Line-maker: little noticed but important

August 04, 1991|By MARTY McGEE ..TC

Making a morning line is a lot like being an umpire. Hardly anyone notices if you do a good job. Do a bad job, however, and everyone notices.

For the past six years, Jeff Weissman has been the program line-maker at Laurel and Pimlico race courses. Weissman said he may be leaving the tracks Aug. 23 after performing a variety of services; as publicity director, his line-making was secondary to other duties. When he leaves, a new line-maker will have to be hired.

The morning line does not make or break a track, but it is one of those intangible services that, if poorly done, detracts from the track's image. At Southern California tracks, where the nation's best racing is conducted, the morning line is taken so seriously that it is always posted on the tote board, along with the current odds.

Making a good line is harder than it might seem, and given his circumstances, Weissman did a creditable job. His familiarity with the trainers, jockeys, horses and wagering tendencies in Maryland was a plus, but because of his other jobs, the small amount of time he could permit himself to notice day-to-day subtleties could make for some far-off lines.

A bad morning line -- one that misrepresents a horse's true chances in a given race -- is an annoyance to a serious player. But to more casual fans, or to novices, a poor line can leave an even worse impression -- because when a horse is listed at 15-1 in the program but is going off at 2-1, it leads them to believe that people "in the know" are responsible for shifting the odds. Such an attitude assumes a criminal element is at work, but what is more often the case is simply this: A bad morning line.

The best morning line is one that takes into consideration what a horse's odds should be, but weighs more heavily what odds it actually will be. Making a line to reflect such thinking can be a tricky process, one that requires much more than jotting down numbers on an overnight sheet.

So if management at Maryland tracks believes providing a good morning line is a meaningful service, then hopefully that's what horseplayers will be getting in the near future.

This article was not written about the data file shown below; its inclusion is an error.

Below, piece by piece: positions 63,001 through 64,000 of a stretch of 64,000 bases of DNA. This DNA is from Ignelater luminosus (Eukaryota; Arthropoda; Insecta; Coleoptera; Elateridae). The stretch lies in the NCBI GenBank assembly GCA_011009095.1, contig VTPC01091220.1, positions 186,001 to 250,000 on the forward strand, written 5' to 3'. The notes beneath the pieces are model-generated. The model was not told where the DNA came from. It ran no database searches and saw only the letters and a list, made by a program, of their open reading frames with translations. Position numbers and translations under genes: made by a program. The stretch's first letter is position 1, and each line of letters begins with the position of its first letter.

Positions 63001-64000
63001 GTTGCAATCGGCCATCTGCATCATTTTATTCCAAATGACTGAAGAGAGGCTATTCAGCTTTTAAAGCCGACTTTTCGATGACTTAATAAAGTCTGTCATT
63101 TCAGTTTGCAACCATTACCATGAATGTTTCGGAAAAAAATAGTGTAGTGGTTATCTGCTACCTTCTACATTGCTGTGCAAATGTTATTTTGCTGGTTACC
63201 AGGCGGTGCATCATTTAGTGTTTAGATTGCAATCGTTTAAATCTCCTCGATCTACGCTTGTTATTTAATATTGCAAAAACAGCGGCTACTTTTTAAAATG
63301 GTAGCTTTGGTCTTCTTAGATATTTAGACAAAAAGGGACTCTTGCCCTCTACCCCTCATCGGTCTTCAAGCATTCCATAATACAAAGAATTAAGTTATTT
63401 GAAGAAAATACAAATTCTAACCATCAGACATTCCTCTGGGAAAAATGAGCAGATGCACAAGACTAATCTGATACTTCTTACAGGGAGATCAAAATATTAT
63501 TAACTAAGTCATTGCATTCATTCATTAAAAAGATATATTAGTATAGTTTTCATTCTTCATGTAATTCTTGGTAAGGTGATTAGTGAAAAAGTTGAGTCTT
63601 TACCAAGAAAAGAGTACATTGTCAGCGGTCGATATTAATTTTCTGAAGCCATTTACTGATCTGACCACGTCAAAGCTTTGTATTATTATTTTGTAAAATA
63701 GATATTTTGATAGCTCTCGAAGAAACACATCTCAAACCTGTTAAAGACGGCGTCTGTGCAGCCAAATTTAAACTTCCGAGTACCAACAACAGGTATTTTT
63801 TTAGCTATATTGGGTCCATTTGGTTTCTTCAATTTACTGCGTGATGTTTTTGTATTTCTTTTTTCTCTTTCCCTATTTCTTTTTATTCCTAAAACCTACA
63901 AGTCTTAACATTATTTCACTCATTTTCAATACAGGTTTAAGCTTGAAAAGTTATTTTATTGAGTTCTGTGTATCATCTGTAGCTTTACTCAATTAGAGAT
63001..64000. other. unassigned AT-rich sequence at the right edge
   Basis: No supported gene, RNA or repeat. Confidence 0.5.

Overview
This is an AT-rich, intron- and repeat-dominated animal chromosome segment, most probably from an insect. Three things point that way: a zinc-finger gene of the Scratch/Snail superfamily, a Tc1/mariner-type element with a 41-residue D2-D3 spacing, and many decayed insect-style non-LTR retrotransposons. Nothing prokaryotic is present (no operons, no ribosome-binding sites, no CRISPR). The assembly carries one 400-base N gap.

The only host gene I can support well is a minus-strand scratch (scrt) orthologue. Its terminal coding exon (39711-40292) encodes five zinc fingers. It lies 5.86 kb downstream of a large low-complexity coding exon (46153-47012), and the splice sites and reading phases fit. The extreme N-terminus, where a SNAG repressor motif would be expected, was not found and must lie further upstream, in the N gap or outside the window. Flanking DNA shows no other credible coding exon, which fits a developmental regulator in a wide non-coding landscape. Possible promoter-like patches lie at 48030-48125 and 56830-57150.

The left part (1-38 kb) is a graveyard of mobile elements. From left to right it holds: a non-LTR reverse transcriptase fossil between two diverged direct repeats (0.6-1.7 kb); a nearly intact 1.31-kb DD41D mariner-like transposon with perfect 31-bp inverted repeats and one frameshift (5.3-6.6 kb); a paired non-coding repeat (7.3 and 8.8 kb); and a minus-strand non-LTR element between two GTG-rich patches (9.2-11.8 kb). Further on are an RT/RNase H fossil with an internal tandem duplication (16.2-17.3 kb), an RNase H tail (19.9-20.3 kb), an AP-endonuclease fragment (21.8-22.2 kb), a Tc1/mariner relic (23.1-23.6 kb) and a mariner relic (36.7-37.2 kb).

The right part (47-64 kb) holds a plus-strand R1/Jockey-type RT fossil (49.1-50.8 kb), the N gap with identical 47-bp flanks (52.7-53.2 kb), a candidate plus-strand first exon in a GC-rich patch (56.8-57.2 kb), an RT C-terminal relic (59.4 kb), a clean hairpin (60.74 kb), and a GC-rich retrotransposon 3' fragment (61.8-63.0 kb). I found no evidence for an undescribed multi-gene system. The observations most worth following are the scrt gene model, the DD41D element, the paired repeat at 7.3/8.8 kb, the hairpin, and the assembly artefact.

If not, everyone will notice.

*

When Duckpower and Mike's Cavil finished in a dead heat for second in the last race at Laurel July 26, fans had no visible proof that the two had indeed hit the wire together.

A finished print of a close finish is usually shown on closed-circuit television monitors, but there was a complication to this one. The race winner had finished between the two, and in the regular grandstand-side angle, the end of Mike's Cavil's nose was hidden. That photo, inconclusive as it was, was the one shown on TV.

A mirror on the rail allows the camera to provide a different angle of the finish, and that photo showed the nose of Mike's Cavil to be on the wire, with Duckpower's nose hidden. But to show both angles would have required reducing the pictures to fit the TV screen. The horses would have appeared as small as ants, and even if there were a margin between Duckpower and Mike's Cavil, it probably would not have been detectable.

Some tracks have designated areas where finished prints are put on public display. Laurel and Pimlico do not provide such a service. Although this particular incident brought no real uprising -- after all, no one loses badly in a dead-heat situation -- one could have resulted if Duckpower, a heavy favorite, had been called a loser, with no way for the tracks to show that the camera does not lie.

With a designated spot-on-the-wall for close photos, the tracks could eliminate any such possible furor.

*

Nobody likes Saratoga more than Barclay Tagg. The past four times the Maryland trainer has taken a horse to "The Spa" for a stakes race, Tagg has been a winner.

On Thursday, Grab the Green won a division of the Nijana Stakes for Tagg. Her victory follows stakes wins by Social Retiree (1990) and Highland Springs (two in 1989).

Highland Springs' half-sister, Miss Josh, continues to rank as one of the nation's top filly-mare turfers. Tagg said her next two starts will likely come in the $500,000 Beverly D. Handicap at Arlington Park on Aug. 31 and the All Along Stakes at Laurel on Oct. 20.

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